Adults with learning disabilities in Scotland living with their families appear to receive fewer choices and services than those in supported accommodation, according to a charity report out today.
The study, ‘Missed out, missing out’, by social care charity Quarriers found widespread inequalities in local authority planning. Annual spending per head for people with learning disabilities living at home ranged from £7,000 to £30,000, according to responses from 11 Scottish councils.
Eligibility criteria was increasingly being used to manage demand for learning disability services and the 12,000 adults who live at home are less likely to meet criteria in boroughs with a higher bar than other service users, said the report.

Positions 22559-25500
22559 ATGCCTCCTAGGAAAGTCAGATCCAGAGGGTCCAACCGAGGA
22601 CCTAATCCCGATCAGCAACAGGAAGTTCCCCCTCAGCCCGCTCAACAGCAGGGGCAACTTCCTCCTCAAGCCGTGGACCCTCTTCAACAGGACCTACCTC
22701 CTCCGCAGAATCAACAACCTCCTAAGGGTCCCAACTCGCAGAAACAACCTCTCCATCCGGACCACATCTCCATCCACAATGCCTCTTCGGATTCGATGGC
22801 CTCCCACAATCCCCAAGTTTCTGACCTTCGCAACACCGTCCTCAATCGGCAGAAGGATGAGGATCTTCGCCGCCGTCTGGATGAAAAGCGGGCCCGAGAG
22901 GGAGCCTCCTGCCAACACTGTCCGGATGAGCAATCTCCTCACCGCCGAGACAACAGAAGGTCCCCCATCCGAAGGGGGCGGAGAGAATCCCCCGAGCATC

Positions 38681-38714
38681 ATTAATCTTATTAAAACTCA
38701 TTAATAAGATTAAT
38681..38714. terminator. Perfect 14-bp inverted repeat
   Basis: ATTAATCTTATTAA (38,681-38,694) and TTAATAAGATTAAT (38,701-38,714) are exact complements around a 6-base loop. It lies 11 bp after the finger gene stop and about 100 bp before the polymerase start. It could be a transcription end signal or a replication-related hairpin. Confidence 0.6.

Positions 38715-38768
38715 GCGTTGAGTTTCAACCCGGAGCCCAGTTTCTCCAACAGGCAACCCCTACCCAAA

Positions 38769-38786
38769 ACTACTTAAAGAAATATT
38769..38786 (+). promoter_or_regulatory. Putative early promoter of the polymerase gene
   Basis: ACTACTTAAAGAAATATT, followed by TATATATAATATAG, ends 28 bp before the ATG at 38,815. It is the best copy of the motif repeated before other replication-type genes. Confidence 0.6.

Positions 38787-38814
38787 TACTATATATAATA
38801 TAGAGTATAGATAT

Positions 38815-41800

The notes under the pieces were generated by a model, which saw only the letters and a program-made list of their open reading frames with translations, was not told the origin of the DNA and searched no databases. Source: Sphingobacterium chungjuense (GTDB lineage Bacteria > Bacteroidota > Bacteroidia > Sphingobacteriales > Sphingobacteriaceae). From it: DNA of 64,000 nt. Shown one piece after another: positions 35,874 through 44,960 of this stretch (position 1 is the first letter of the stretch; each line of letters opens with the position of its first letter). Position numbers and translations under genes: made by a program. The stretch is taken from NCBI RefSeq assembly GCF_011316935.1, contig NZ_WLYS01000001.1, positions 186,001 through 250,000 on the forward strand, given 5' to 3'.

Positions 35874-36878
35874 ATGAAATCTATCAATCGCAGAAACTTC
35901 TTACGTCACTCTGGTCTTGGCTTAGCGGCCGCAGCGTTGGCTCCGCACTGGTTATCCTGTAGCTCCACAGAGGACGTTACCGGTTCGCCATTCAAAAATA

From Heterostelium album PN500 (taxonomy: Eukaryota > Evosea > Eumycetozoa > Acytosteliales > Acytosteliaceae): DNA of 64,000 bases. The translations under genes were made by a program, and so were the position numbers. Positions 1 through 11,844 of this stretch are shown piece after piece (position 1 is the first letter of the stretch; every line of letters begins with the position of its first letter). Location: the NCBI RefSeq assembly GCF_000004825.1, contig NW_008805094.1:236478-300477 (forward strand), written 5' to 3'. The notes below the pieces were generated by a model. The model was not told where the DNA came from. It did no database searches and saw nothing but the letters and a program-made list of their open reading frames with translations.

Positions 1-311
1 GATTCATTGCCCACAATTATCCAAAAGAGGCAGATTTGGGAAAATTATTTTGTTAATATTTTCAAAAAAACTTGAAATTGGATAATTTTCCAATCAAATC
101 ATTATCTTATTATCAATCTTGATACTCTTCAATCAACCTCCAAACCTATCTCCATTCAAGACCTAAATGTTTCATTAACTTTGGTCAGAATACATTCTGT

The charity suggests that a focus of resources on supported housing may disadvantage the majority of adults with learning disabilities who live at home.
Lack of data
The report is also critical of the lack of data held by local authorities on the needs of people with learning disabilities living at home. One council admitted that it did not know if “people were dead or just not getting a service”.
Quarriers chief executive Dr Phil Robinson said: “This research demonstrates significant and alarming inequalities in planning and resource allocation. Adults with learning disabilities living in the family home have become invisible. Their needs and aspirations, and those of the families who care for them, are unknown; their future requirements disregarded and their right to recognition and resources ignored.”